3 moms found this helpful

Please do not go to the teacher. She will hound your daughter.

Go talk to the other parents in the class. As a group, you all should schedule one meeting with the principal. This happened in a school my children attended. This was a 2nd grade class, and the teacher acted JUST LIKE this teacher you are talking about. She actually threw a piece of paper at a child's face and gave him a paper cut that bled. That was certainly a freak accident, but she still caused it. Anyway, this whole group of very upset parents went to complain, and boy did that teacher shape up that year. It didn't last - as soon as she got a new class the next year she was up to her old tricks again, but a new principal 2 years later ended up getting her moved into ESL, and then to another school.

There is strength in numbers. None of you will get into trouble if you all stick together, and you may make a huge difference.

Good luck,
D.

3 moms found this helpful

Mommyof2,

You should absolutely talk to the teacher. I had the same situation take place and it started just like you describe and turned into a physical and mentally abusive environment for my son and most other students in the class. By the middle of the school year parents started coming together only to find out our children had been made stand in the hot sun as punishments, had their desks knocked over, had their pictures taken by the teacher when they would cry, called names, and the list went on. My son said the teacher pushed him as well and would walk by him and push his hand away from his paper so she could see how much work he did.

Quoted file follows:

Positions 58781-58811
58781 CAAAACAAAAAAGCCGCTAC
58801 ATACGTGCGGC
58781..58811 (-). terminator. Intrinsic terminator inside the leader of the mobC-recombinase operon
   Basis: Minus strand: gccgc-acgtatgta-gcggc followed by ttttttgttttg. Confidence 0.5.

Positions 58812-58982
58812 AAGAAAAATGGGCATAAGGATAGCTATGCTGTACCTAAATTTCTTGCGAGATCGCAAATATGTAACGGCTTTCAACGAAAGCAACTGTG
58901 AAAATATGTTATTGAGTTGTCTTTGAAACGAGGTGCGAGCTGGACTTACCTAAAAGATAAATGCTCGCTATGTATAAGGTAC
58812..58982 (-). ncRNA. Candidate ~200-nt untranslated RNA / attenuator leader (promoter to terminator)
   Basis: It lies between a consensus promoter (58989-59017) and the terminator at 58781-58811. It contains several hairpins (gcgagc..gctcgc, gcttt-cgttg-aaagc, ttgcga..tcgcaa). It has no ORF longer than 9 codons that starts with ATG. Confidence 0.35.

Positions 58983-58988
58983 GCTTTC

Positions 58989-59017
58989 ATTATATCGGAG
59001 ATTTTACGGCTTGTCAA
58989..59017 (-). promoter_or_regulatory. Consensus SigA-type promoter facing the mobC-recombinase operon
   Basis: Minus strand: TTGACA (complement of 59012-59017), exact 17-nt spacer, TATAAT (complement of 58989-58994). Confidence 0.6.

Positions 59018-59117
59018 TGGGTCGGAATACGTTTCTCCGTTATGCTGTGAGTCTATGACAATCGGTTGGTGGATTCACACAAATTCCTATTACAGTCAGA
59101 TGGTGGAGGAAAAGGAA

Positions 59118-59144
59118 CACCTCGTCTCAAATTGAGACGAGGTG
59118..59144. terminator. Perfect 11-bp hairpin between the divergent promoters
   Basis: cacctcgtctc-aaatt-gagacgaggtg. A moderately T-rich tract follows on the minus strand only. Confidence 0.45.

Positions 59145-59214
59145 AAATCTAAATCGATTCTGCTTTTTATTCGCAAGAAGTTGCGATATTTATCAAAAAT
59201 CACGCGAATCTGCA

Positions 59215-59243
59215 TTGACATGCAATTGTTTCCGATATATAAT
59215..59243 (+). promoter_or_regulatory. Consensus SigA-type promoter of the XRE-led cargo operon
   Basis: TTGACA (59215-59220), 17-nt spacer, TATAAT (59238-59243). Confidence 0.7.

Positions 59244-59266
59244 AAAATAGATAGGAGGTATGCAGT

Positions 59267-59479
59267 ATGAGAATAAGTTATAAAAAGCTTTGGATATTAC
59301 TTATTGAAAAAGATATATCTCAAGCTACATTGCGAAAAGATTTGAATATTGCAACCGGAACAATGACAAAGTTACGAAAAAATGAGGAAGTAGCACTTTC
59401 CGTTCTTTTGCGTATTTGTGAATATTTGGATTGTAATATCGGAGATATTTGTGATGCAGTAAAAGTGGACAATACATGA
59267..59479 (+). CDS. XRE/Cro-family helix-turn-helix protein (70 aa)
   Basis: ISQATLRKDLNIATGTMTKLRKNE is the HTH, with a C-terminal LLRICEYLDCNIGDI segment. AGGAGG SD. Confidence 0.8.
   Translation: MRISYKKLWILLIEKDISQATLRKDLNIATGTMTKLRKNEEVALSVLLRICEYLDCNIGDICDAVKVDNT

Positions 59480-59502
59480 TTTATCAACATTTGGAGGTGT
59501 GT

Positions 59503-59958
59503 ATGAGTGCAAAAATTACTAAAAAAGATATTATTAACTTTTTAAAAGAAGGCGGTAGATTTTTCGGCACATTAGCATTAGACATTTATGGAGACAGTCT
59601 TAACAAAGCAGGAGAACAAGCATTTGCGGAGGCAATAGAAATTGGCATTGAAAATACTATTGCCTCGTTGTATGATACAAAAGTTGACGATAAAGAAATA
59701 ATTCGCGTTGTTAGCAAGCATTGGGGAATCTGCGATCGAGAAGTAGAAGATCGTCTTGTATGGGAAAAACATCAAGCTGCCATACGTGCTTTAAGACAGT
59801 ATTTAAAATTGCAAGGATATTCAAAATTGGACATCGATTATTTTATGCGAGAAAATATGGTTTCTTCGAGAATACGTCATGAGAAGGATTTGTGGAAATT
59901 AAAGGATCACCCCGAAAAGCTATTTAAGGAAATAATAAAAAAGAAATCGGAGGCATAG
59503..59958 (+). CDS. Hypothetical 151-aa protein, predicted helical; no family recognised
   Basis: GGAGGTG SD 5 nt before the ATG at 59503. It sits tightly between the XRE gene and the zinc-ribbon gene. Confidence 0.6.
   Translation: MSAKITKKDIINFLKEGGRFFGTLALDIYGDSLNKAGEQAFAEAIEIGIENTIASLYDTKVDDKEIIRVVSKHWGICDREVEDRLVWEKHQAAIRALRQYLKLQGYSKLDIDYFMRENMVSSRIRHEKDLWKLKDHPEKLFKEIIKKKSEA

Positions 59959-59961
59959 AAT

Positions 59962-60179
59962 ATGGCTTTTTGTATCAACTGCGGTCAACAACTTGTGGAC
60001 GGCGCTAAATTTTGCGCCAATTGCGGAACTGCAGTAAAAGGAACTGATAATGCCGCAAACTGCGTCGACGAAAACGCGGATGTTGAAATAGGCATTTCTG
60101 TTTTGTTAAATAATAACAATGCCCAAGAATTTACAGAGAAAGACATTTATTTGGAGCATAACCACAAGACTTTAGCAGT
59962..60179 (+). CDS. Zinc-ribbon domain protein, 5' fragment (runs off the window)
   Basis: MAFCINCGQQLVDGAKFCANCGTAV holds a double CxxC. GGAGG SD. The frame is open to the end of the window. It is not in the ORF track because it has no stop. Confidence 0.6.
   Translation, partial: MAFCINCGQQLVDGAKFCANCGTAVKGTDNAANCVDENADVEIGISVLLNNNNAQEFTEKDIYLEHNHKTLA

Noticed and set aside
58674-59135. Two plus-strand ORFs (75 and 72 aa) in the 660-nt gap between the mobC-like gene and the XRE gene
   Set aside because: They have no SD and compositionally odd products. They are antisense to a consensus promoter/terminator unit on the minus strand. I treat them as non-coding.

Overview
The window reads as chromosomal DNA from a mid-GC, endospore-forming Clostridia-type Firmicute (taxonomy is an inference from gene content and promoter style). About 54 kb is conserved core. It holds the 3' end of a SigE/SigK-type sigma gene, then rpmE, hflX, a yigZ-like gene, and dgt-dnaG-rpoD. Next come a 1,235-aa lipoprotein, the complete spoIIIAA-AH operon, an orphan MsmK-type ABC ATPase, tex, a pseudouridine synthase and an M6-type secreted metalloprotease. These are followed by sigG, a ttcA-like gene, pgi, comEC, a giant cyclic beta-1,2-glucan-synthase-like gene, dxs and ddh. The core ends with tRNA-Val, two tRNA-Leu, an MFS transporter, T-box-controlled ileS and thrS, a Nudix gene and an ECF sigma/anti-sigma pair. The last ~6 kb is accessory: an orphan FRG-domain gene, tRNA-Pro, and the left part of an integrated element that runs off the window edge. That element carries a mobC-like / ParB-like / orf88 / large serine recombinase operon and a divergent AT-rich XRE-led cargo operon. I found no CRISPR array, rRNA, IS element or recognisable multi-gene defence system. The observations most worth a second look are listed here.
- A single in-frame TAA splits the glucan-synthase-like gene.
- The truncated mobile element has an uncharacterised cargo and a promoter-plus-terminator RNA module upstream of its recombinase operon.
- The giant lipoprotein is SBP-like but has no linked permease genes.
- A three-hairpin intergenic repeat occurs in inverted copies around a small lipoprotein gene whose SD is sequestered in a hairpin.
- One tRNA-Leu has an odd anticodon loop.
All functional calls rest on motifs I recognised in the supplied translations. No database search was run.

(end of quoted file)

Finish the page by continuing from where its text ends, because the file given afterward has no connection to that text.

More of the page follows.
My son as well as other students were experiencing anxiety before school. Some children were even sleepless at night knowing they would have to go to school. One little girl's parents said she would sometimes throw up in the morning because she was so nervous to see the teacher.
We as parents had no idea how bad it actually was until we started talking. I decided to confront the teacher, but of course she denied it. I took it to the principal which was little to no help. Me and 6 other parents decided to file formal written complaints to the school district. I felt that the action by the school district was too slow considering the serious accusations by our kids. I spoke in front of one of the public board meetings and the very next day the teacher was removed from the class room pending an investigation. She never returned (she had been teaching for 41 years) and was forced to retire.

I urge you to back up your child and talk to the teacher. Yes, there is a possibility of the teacher retaliating against your child, but that is where communication with your child is key. You have to talk to your daughter and make sure you document every occurrence. If the teacher is not helpful, then the next step would be to have a meeting with the principal. Talk to other parents and see if they are having the same issues. Your children are worth fighting for, don't let the teacher, district, or principal make you feel you have no rights to protect your child. I am so glad we fought to have our teacher removed. We found out that this teacher had been abusing children for YEARS and previous classes had also tried to have her removed.

Best Wishes,
T

3 moms found this helpful